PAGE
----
Wednesday, January 8, 2014

Reading lesson with Happy Phonics and "Go, Dog. Go!"

Johnny has been patiently waiting for the delivery of All About Reading. The mail has been delayed thanks to the arctic weather we've been having.

He wanted another DIY reading lesson.

Today, I pulled out some games from our Happy Phonics kit. Have I talked about Happy Phonics on here before, or just in my head? I picked HP up from a used sale for $20. It's a steal at that price (new is $50 I think) because my set was pre-cut and sorted. Some things were even laminated! To me, that's better than new.

Happy Phonics is cool because it has a large variety of reading games. Really simple stuff on cardstock, but fun for kids and seriously educational.

Today, Johnny and I did "The Reading House" where we read words ending with -all, -at, and -ame. We slid letters through the reading house, so Johnny read things like "ball," "call," "wall," etc.

Next, we did "rhyme time" where we matched pictures (not words or letters) of things that rhymed. So, cat and hat, etc.

Our last game was "the castle game" (I think?) which was a board-game style page with all of the vowels as spaces on the board. We took turns flipping picture cards, and we moved our token to the space where the vowel was represented. For example, a picture of a hat, we'd move to an "a." Bus, move it to the "u." We moved our tokens up the game board toward the castle. Johnny won. He usually does.

I am so pleased with how he's responding to the games in Happy Phonics. They really are fun for him, and they're a great reinforcement. HP encourages use with Explode the Code workbooks. I have a couple of them but I'm just not sure if I want to use them. We'll see.

After that, I asked if he'd read a book to me. I picked "Go, Dog. Go!" because it's one of our favorites, and it's on his level.

I had him point to each word as he read it, to help with visual tracking and to make sure he saw each word rather than skip ahead. We paused when he wanted to study the pictures or talk about the wacky dogs. He did great with most words, and I helped him with others.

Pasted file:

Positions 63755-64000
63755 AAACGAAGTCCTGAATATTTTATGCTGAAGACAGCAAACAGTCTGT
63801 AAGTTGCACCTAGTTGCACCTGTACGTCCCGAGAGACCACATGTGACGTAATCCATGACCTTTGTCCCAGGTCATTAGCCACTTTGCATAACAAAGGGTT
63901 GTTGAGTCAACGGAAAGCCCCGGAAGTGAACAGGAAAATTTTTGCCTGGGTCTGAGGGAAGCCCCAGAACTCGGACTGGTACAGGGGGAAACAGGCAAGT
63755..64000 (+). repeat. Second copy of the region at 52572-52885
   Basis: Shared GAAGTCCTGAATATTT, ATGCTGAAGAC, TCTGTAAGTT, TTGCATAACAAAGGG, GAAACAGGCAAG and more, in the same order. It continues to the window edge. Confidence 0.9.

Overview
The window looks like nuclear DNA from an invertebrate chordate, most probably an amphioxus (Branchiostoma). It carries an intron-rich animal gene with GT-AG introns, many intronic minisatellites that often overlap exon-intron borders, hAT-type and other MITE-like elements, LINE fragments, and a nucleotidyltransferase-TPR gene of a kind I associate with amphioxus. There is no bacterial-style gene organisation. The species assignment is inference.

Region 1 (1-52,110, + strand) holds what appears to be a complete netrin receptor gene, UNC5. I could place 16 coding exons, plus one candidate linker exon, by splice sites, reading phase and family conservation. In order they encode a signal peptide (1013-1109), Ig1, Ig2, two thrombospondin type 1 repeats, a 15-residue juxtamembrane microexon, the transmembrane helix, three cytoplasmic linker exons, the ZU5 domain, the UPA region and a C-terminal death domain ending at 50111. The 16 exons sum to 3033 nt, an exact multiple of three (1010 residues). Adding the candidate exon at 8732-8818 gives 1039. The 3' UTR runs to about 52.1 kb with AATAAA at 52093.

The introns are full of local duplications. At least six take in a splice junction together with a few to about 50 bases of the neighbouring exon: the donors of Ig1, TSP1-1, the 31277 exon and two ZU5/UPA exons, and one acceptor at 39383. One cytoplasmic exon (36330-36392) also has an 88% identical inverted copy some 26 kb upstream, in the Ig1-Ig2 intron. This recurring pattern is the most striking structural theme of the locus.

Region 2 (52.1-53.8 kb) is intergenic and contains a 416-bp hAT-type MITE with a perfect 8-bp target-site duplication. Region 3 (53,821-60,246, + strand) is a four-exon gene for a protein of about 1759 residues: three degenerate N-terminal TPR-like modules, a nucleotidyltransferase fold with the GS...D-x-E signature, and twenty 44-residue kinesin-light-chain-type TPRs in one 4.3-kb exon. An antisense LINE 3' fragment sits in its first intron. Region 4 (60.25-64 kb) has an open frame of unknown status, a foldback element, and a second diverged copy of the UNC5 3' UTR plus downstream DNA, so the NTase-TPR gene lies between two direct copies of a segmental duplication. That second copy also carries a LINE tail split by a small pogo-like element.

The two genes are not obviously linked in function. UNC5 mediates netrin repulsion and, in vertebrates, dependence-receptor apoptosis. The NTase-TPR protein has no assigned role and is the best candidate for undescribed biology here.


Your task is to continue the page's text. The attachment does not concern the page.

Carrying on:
One of the great things about this book is the repetition. So the word "over" stumped him at first encounter, but it came up again later and he got it.

Toward the end of the 64 pages, I could tell he was getting a little fatigued, so I had him point to each word while I read it.

A completely fun reading lesson and it ended when Vivienne noticed I was missing and wanted some attention. Johnny wanted to keep on reading! Yay!

Saturday, January 4, 2014

Hop on Pop

Johnny has been reading CVC words for awhile, and attempting some others. I asked him the other day if he'd read a book to me -- I pulled "Hop on Pop" by Dr. Seuss since I knew it was very friendly to new readers.

He read I'd say 95% all by himself! So excited! Toward the end of the book, I could tell he was getting fatigued, but he still had a good attitude about it.

He would like to read more, so I think I should encourage that while the interest is there.

I'm drawn to the laid-back philosophy of "just" using books and teachable moments to get through phonics and sight words. The "Teach A Child to Read with Children's Books" and Ruth Beechick's approach as well. They sound great to me, but with my firstborn I just don't have the confidence. Maybe Viv or Amelia will get that approach, idk.

I've read wonderful things about the All About Reading curriculum. Some reviewers said they tried a few other approaches, and wish they just did AAR first.

Part of me bristled a bit at the price tag -- $99 for the first level (we're skipping the pre-reading level). Now, most of it will be reusable with my girls, and I'll just need to add a student pack for them for like $20ish each. So the long-term potential and resale value is there. But still! I could buy a lot of great children's books for that price.

You're supposed to buy a special letter-magnet set to add a hands-on element. I didn't quite like the price tag of that, either, where one reviewer said it was basically thickly laminated paper that was pre-cut out. Meh.

We have some rubber crepe letters from a Lauri puzzle and I'm going to see what we can do with that first, though we won't be able to make all the phonograms with just the 26 letters. Perhaps that plus a white board will be sufficient and if not, I'll get the regular letters sold by that company.

I asked Johnny what he thought about me buying a book that will help me teach him to read. "Do it! When do you think it will get here? I will do it 100 days in a row," he told me. Haha!

So we'll start it when it arrives. P.S., Johnny turned 5 a few weeks ago, Vivie turned 3, and Amelia is 3 months.

As for Viv, she will probably insist on being involved/monopolizing things. I have some coloring books and sticker books for her, and some educational manipulatives that I hope she'll enjoy. Or maybe I can distract her with ... gasp... a movie. Lol. I will do whatever it takes.